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Top Justice department lawyer resigns. TRANSCRIPT: 07/03/2018. The Rachel Maddow Show

Guests: Leon Neyfakh, Michael McFaul

Show: THE RACHEL MADDOW SHOW Date: July 3, 2018 Guest: Leon Neyfakh, Michael McFaul

RACHEL MADDOW, MSNBC HOST: Good evening, Chris. Thanks, my friend. Much appreciated.

Thanks to you at home for joining us this hour. Happy Tuesday. Happy 3rd of July, which means it is the eve of a major national holiday in our country, which means tonight, it is a good night that you`re watching the news, we are all the recipients today of what amounts to a fairly epic preholiday nighttime news dump.

You know how this dynamic works, right? A typical news dump is after the close of business on a Friday night under the assumption that people maybe don`t watch the news on a Friday night or don`t read the papers on a Saturday morning. That news dump dynamic gets turned up to 11 on the eve of big holidays sometimes, and tonight, this Fourth of July eve, it`s one of those nights.

So, NBC News has broken a disturbing big story today about alleged sexual assault of male athletes at Ohio State University by a doctor employed by the university who worked with the sports teams at the school, and specifically with the Ohio state wrestling team. Now, conservative Republican Congressman Jim Jordan was a coach on the Ohio State wrestling team during the time this abuse is alleged.

Multiple ex-wrestlers from the team have now come forward on the record using their names to allege that Congressman Jim Jordan knew at the time about the abuse when it was happening and he did nothing to stop it or report it. One student has gone on the record with NBC News, saying that he specifically complained to Congressman Jordan about being groped by the team doctor. He says despite that direct appeal for help to Jim Jordan, Mr. Jordan took no action in response.

Now, Congressman Jordan put out a statement in response to NBC`s new report denying that he ever knew about any abuse at Ohio State during his time there. He then amended his statement to later add an additional sentence supporting an investigation into the allegations. But the school has now hired a major law firm to investigate this matter and there are now some expectations that the congressman might be called in to that investigation as a possible witness.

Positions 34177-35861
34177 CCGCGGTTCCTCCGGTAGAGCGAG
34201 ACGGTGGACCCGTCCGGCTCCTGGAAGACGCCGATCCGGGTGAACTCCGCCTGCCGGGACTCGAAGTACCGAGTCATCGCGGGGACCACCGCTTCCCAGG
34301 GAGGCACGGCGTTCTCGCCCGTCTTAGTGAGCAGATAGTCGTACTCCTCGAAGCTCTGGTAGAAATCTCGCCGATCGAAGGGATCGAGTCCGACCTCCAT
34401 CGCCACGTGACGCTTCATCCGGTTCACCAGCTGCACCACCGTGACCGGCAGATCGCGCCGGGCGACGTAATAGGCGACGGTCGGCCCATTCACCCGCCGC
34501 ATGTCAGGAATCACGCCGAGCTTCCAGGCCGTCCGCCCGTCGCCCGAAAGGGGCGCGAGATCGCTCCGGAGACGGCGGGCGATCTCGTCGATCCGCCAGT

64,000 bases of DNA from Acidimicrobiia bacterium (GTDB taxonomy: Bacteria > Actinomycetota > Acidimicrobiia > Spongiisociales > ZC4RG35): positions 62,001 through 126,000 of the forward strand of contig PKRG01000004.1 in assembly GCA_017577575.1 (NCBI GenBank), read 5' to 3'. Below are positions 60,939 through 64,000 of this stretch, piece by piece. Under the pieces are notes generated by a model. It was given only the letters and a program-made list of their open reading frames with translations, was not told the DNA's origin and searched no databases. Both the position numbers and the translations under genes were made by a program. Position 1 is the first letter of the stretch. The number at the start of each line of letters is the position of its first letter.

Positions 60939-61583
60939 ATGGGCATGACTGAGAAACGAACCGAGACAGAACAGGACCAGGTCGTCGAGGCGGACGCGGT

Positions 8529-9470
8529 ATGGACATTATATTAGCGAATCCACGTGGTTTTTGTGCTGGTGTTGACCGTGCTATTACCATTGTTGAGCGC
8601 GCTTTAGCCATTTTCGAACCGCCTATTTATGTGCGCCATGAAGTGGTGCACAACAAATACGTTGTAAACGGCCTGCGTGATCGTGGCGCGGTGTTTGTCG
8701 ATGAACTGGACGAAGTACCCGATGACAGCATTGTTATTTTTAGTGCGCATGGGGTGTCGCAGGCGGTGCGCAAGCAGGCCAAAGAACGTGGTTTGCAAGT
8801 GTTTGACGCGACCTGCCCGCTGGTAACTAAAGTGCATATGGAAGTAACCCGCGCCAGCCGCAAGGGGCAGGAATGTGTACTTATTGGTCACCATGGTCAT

Now, Congressman Jim Jordan represents a very Republican district in Ohio. He does have a Democratic challenger for his seat this year, a woman who is a former kindergarten teacher. She told CNN today, quote, Ohio State has an obligation to get to the bottom of this with a thorough and fair investigation. Jim Jordan has an obligation to cooperate fully with that investigation.

Again, these are serious allegations that have been made by former students and athletes at the school. They`re very serious allegations. The doctor in question worked in athletics department at Ohio State from 1981 to 1995. Jim Jordan overlapped with the doctor`s tenure for I believe eight years.

He reportedly had a locker in the wrestling team locker room that was right next to the accused physician. If this turns out to be a Penn State style scandal and expose, Congressman Jim Jordan of Ohio could end up embroiled in a very serious matter. Again, it is one thing to just be adjacent to somebody else`s scandal. It`s another thing to have multiple alleged survivors of this kind of abuse say on the record that you knew about it at the time, you were asked for help and you did nothing.

Now, Congressman Jordan is a favorite of hard right conservatives across the country. He is a high profile member of the so-called Freedom Caucus of Republican hard-liners. Tea Party groups have actually promoted Jim Jordan as the guy who should replace Paul Ryan as speaker of the House.

Outside of far right circles, Mr. Jordan has become increasingly famous this past year as he and Devin Nunes have led the most aggressive criticism in Congress against the special counsel investigation led by Robert Mueller. Now, again, Congressman Jim Jordan said he had nothing to do with anything related to this scandal. He had no idea that any abuse was happening if it was, in fact, happening while he was there.